For this project coherence and balance were key for the couple. They had a beautiful collection of ceramics and prints we suggested to showcase by keeping the walls neutral but complement the tones through upholstery, soft furnishings and an understated feature wallpaper. The larger wall in the dining room was perfect for creating movement and flow through to the kitchen. We selected a wallpaper from Casamance featuring eucalyptus leaves with exceptional depth and a variety of natural shades as an invitation to explore the garden beyond the kitchen.

Breathing new life in an old home
The original entrance hall door featured beautiful stained glass, a lick of paint and new hardware was all that was needed to create a welcoming feel as you enter the home. The ceiling roses were preserved and fitted with simple pendants. The picture and dado rails were removed which enabled us to appreciate the volume of the space created by the high ceilings. The gas fireplace was also removed and left open, with built-in units added in the chimney breast alcoves to provide handy storage and symmetry.
The hallway, kitchen and bedrooms upstairs had original wooden floorboards, which were retained but covered with new Luxury Vinyl Tiles flooring. It served two purposes. Firstly, the new flooring improved the heat efficiency and retention as the wooden boards had gaps, and it acted as a soundproofing barrier. With two adults working from home and two kids studying, peace and quiet were high up on the goals list.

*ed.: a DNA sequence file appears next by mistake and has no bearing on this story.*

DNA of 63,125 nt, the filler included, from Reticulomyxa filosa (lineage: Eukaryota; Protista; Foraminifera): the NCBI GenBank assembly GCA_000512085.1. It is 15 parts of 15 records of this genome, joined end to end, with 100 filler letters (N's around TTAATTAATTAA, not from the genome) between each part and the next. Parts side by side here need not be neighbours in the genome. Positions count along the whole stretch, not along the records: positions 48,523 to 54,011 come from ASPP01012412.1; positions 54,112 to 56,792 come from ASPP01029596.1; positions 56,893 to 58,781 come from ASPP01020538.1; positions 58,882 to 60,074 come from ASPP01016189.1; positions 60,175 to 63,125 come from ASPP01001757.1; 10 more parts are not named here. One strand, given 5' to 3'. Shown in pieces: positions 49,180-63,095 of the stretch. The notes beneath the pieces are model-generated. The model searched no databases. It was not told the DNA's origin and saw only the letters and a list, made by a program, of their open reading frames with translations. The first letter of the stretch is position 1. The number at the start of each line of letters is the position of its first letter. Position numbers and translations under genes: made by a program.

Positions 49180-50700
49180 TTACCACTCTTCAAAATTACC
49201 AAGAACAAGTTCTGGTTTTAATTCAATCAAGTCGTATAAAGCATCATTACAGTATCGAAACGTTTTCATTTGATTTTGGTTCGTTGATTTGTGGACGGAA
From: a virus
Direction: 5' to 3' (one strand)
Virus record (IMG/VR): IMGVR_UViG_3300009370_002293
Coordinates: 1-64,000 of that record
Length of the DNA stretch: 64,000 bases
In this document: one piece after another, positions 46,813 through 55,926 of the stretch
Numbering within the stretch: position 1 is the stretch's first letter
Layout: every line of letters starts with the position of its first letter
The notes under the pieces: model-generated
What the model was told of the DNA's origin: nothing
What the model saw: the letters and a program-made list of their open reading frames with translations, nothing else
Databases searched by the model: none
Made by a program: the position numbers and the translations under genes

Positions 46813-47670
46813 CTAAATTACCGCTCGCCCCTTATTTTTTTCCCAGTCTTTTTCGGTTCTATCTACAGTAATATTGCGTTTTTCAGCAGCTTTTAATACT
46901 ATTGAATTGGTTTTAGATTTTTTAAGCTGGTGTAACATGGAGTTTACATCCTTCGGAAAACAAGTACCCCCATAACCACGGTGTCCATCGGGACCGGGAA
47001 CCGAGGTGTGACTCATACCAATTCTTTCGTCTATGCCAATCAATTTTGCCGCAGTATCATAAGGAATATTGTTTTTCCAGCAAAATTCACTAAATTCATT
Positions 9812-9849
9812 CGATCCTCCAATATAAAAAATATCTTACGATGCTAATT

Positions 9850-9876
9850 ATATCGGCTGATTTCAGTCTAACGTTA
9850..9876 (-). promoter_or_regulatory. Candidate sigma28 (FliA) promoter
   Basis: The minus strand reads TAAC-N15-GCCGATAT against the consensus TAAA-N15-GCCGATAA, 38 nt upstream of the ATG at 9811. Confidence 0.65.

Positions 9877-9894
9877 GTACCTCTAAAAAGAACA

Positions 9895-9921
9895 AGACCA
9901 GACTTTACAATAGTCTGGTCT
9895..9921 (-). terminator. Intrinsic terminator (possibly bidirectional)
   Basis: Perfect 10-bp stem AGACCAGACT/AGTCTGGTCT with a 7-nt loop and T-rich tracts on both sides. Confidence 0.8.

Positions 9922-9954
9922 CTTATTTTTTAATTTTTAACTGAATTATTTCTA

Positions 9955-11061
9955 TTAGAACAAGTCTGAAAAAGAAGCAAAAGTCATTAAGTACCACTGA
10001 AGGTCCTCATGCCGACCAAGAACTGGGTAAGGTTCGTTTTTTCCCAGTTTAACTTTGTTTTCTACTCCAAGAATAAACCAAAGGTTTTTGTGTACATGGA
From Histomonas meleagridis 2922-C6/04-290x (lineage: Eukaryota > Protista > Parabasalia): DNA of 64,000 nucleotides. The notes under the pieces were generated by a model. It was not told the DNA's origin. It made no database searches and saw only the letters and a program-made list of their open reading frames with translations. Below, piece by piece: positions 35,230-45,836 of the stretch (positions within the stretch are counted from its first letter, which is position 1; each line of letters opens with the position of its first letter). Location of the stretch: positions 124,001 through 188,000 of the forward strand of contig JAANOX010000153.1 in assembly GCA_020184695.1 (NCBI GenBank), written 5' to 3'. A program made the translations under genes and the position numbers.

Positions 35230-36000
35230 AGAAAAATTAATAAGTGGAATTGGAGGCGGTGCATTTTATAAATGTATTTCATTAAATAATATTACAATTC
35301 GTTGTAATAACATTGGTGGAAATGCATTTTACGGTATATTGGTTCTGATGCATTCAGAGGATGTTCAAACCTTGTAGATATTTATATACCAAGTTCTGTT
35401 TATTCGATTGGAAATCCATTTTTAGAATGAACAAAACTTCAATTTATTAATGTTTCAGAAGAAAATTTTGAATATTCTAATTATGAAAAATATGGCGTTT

With big-ticket items such as sofas, curtains, and other furniture often coming last in a large renovation project, we always recommend ring-fencing an interior budget from the start. It certainly helped us support the couple to finish their home as we found creative ways to save costs in the bedrooms and utilise existing furniture and accessories. The existing sofa however was worn out and no longer fitted in the new layout, and neither did the coffee table. We proposed to create a bespoke arrangement.
There’s a misconception that bespoke is ‘eye-wateringly’ expensive. However, we were able to stay within budget by tasking Sofa Magic, a Bristol-based independent upholsterer, with creating a two-seater sofa to fit the space snuggly. We sourced a beautiful textured fabric that would enhance the tones of the space and together defined the optimum sofa depth, height, length and even the cushion filling to suit the couple’s needs. The layout prevented us from creating a larger sofa so instead we gained more seating area by specifying narrow tapered arms. We gained a further two occasional seats for visiting family and friends by creating an ottoman and table combination.

As in all major renovation journeys, there were bumps along the way but the clients couldn’t be happier with the results. For us, the best part of our jobs and loveliest compliment from the owners was that we “helped make a large project into a positive experience”.